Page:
Dominican leader stunned by scandals, broken promise
Jose Dominguez...did he or...
Santo Domingo.- A year after being reelected for his second term, corruption scandals seem overwhelm and corner president Danilo Medina’s administration, which has been rocked by society’s pressure against impunity above all.
The biggest questions to his term in office come from the bribes paid to officials by the construction company Odebrecht, to secure lucrative contracts for public works.
The case, which has become the sharpest thorn in the government’s foot, not only has led to social rejection through the Green March, but also targeted by the Justice Ministry.
Amid the process came to light Alicia Ortega’s revelation, which questioned the “vast emporium” of the former head of Transport Reorganization Office (OPRET) former director Diandino Peña. It emerged that the close collaborator of former president Leonel Fernandez has companies and other apparently-undeclared assets.
In a sort of counterattack, Medina fired Peña within four days of the scandal, although an investigation has yet to be announced.
Medina’s term has also been affected by the irregular sale of lands for RD$80 million the State conglomerate CORDE, in the Los Tres Brazos barrio in Santo Domingo Este.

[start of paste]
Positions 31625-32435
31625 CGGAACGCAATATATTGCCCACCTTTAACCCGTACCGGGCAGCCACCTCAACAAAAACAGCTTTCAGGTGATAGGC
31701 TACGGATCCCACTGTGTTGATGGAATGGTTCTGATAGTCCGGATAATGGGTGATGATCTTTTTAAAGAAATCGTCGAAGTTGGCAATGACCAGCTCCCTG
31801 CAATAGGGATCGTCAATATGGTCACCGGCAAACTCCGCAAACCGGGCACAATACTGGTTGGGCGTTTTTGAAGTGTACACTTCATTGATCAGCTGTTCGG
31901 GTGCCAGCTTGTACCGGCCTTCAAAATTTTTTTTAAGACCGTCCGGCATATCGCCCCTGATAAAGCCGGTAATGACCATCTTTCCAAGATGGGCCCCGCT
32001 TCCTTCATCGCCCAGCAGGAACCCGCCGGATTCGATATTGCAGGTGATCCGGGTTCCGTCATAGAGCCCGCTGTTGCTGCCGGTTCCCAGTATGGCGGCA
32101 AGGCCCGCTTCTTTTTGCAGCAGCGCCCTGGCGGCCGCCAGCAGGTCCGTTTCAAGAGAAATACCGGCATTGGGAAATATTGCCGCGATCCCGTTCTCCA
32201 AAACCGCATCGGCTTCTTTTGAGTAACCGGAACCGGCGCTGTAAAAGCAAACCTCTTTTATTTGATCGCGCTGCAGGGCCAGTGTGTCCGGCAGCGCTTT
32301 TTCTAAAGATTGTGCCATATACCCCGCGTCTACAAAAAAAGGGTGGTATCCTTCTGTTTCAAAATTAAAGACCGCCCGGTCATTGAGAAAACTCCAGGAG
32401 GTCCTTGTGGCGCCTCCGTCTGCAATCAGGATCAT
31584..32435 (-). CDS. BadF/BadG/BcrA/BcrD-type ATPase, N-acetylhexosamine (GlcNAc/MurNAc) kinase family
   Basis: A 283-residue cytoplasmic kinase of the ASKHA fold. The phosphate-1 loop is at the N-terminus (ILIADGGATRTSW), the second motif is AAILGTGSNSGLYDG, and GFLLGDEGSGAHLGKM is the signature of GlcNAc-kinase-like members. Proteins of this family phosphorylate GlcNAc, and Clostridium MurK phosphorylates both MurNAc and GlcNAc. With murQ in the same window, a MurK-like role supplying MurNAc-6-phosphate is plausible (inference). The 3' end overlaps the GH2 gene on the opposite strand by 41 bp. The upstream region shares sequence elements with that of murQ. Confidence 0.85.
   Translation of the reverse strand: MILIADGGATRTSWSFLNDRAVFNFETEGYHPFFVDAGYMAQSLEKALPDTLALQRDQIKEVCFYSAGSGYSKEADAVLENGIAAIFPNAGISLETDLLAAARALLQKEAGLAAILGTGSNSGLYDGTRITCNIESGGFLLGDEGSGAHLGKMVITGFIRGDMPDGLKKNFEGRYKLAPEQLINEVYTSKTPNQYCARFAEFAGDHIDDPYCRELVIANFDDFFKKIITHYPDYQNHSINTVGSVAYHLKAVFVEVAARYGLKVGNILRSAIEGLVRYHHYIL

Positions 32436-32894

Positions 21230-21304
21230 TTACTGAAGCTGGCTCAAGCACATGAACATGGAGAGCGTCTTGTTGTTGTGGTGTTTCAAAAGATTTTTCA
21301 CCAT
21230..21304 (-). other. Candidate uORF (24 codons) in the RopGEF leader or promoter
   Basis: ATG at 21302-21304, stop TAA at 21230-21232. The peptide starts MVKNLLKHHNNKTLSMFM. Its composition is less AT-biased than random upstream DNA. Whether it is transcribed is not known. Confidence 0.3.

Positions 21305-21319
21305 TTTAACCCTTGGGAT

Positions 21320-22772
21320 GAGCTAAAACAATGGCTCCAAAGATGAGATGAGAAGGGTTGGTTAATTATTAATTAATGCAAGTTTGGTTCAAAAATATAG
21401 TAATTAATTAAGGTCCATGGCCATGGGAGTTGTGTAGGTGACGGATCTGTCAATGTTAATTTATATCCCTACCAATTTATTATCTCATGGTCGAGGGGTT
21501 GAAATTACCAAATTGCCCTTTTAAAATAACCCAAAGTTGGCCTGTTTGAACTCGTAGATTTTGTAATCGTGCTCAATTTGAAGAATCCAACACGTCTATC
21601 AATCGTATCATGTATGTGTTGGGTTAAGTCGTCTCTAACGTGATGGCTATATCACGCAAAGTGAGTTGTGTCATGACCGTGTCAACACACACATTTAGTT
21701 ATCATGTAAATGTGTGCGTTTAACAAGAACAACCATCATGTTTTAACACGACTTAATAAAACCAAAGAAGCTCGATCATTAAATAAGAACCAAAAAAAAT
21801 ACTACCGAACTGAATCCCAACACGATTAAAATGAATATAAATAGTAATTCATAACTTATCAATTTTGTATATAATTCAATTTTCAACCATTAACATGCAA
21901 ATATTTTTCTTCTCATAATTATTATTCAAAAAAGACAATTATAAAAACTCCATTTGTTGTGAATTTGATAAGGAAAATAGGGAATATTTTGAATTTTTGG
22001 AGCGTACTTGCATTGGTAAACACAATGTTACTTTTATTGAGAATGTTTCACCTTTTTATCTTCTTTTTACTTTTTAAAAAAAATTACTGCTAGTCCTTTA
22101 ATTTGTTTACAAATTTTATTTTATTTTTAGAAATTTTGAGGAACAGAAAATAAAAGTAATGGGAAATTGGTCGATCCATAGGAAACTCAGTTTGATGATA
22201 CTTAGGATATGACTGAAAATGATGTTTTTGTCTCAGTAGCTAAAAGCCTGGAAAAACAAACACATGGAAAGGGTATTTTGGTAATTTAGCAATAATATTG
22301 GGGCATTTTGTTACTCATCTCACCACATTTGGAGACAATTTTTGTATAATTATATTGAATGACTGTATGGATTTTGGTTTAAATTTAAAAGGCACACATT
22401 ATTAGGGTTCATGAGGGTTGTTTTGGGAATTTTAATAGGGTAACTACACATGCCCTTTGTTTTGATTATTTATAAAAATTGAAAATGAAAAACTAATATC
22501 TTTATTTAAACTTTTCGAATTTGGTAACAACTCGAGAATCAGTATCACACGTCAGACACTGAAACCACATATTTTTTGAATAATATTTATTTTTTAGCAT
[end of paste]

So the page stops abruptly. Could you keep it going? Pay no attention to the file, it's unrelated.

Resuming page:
That scandal forced Medina to fire then CORDE director Leoncio Almánzar, and dissolved agency, as well as to order an investigation, although no details have been released thus far.
Another scandal was sparked by the murder of two radio announcers in San Pedro de Macorís, where a ring of scammers managed the sale of lands of the State Sugar Council, whose director José Domínguez was fired and still awaits charges.
Other thorny cases include the purchase of eight Super Tucano aircraft for US$93.6 million to the Brazilian plane maker Embraer, in which former Armed Forces secretary Rafael Peña Antonio and Air Force Col. Carlos Piccini allegedly took US$3.0 million in bribes.
Medina, who has yet to reach his first year of his second term, is swamped by scandals linking some of his senior officials, who in most cases aren’t charged.
The big question is whether Medina will keep his word, voiced almost as a promise in his speech before Congress on February 27 “There are no sacred cows in this government. I made a commitment before God, before my family and my country…whoever falls.”